The word 'Ozain' was the first thing that struck me about Sobande's proposal toteach an intensive at the 2018 American Herbalists Guild Symposium. In a natural
health world within which TCM flu remedies and Ayurvedic diet protocols are
enjoying rising popularity, Ozain and the wealth of history it carries so far remain in
the undercurrent of ancient systems of medicine.
I had come across Sobande's name before, teaching seminars on memorable and
vital topics you don't hear talked about: 'Herbs, Slavery, and the South' and 'The
Underground Railroad and the Soul Food Diet'. But the word Ozain and I hadn't
crossed paths before this. Having spent three years at the Appalachian Center for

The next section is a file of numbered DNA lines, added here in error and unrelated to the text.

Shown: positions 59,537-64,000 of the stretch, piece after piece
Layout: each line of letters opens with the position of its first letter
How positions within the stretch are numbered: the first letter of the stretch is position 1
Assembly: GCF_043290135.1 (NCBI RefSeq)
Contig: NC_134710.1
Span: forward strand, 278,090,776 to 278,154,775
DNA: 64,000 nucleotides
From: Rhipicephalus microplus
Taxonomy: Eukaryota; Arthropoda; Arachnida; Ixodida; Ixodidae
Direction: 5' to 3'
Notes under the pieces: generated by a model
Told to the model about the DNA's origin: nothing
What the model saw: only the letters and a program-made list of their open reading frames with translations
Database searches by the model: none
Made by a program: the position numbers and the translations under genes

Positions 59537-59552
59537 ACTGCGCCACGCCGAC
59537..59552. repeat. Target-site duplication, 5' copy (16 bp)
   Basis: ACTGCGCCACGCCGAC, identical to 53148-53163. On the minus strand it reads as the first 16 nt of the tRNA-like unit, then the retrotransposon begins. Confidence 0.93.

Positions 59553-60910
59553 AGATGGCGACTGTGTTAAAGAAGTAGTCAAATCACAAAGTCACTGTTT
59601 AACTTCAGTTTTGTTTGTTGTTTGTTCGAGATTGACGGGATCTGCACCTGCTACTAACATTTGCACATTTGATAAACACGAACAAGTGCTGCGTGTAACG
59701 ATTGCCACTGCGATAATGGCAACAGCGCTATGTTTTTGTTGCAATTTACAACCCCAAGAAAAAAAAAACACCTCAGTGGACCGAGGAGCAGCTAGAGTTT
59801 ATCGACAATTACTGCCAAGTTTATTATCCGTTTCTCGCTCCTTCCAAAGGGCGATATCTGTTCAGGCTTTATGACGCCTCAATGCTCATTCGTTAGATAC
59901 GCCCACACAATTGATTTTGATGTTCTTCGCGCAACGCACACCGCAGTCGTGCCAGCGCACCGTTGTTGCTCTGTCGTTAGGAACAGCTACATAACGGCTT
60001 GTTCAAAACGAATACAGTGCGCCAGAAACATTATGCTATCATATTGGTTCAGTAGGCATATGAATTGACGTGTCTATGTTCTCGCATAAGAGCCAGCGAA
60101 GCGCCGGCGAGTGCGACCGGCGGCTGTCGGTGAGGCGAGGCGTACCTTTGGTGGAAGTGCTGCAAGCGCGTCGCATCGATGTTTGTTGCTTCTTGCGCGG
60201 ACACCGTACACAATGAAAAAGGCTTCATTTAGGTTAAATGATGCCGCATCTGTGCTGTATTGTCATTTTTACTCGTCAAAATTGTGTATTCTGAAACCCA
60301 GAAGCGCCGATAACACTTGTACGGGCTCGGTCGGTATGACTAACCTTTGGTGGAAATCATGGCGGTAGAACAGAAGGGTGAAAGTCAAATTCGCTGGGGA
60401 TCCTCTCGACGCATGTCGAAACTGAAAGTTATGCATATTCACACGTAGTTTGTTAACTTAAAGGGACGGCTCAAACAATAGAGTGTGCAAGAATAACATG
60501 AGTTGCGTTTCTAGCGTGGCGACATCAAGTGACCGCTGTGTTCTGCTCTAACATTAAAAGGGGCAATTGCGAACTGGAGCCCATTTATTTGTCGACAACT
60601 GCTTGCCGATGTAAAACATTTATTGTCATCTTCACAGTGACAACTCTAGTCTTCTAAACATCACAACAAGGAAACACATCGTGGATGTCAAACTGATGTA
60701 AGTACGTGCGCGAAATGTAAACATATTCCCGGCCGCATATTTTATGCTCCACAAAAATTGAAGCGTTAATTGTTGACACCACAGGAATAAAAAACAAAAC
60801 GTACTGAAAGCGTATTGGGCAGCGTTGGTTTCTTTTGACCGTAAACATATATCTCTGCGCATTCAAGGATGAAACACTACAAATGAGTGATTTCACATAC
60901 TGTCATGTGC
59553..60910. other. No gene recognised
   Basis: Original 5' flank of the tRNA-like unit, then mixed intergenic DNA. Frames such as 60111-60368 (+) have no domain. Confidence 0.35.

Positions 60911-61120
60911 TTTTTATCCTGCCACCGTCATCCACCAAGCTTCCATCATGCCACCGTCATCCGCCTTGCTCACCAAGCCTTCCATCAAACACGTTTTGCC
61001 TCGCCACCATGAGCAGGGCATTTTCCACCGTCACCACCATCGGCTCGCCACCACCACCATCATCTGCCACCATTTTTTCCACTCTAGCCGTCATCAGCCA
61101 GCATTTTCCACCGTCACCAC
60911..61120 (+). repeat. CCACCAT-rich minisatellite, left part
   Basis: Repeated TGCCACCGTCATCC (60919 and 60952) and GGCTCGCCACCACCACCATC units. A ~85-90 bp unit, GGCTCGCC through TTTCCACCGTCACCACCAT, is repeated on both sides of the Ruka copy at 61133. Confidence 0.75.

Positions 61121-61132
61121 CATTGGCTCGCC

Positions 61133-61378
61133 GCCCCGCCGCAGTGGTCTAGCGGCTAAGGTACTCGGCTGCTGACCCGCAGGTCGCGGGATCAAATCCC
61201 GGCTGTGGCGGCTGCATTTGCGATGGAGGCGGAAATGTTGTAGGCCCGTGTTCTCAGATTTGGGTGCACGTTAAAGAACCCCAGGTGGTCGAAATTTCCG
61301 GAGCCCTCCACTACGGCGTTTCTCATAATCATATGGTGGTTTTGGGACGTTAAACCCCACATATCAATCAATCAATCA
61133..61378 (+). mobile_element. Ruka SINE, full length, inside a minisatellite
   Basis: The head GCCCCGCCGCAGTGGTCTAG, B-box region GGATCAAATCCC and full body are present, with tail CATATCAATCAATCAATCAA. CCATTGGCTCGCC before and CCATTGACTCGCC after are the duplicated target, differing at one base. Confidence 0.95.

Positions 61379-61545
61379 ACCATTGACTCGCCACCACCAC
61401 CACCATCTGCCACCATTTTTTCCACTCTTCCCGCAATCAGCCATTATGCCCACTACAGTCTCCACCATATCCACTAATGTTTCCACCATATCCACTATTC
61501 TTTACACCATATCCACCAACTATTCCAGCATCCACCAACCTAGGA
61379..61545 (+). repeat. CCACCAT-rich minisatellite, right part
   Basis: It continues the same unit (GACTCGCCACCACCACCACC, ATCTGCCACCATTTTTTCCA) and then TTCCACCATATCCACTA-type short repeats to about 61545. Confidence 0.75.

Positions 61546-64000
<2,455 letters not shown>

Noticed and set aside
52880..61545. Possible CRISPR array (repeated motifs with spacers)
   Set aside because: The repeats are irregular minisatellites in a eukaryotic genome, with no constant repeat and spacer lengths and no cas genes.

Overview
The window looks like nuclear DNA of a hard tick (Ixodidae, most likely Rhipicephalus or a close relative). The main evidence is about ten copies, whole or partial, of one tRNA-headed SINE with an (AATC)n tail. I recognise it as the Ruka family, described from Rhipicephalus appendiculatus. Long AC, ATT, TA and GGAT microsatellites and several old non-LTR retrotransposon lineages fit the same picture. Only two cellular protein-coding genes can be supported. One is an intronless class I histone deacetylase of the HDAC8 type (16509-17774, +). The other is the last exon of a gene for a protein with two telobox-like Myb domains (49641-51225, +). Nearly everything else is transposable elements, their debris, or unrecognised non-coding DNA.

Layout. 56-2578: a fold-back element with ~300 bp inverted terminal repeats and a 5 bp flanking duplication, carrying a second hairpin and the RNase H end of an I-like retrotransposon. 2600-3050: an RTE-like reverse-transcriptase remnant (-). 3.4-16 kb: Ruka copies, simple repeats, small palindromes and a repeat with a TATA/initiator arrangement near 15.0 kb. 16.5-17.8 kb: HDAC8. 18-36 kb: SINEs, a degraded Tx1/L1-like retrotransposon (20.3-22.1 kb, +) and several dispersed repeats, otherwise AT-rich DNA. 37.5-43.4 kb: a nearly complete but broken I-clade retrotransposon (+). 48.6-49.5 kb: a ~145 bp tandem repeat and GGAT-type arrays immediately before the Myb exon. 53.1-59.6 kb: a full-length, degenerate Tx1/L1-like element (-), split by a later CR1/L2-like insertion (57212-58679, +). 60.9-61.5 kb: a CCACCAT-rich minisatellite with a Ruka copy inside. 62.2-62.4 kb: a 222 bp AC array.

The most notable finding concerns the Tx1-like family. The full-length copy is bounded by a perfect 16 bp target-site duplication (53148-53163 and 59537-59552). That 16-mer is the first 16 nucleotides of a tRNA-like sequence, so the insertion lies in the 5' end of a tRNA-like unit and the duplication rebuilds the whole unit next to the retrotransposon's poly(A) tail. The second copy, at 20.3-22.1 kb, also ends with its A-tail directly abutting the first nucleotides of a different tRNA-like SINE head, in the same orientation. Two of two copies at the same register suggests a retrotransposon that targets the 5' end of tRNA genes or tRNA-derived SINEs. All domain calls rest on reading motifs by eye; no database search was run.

Natural Health with Phyllis Light, I have been soundly immersed in traditional
Southern Folk Medicine. Since encountering Sobande, I have come to think of my
training as one of the many springs which have emerged from a well which runs so
deep as Ozain.
In early September, I sat down for a long and juicy (virtual) conversation with
Sobande. Having no time for small talk when there is real talk to be had, we leapt
straight into the depths of the divine cause of life, multiplicity of perspectives as a
way of healing, and of course, Ozain itself.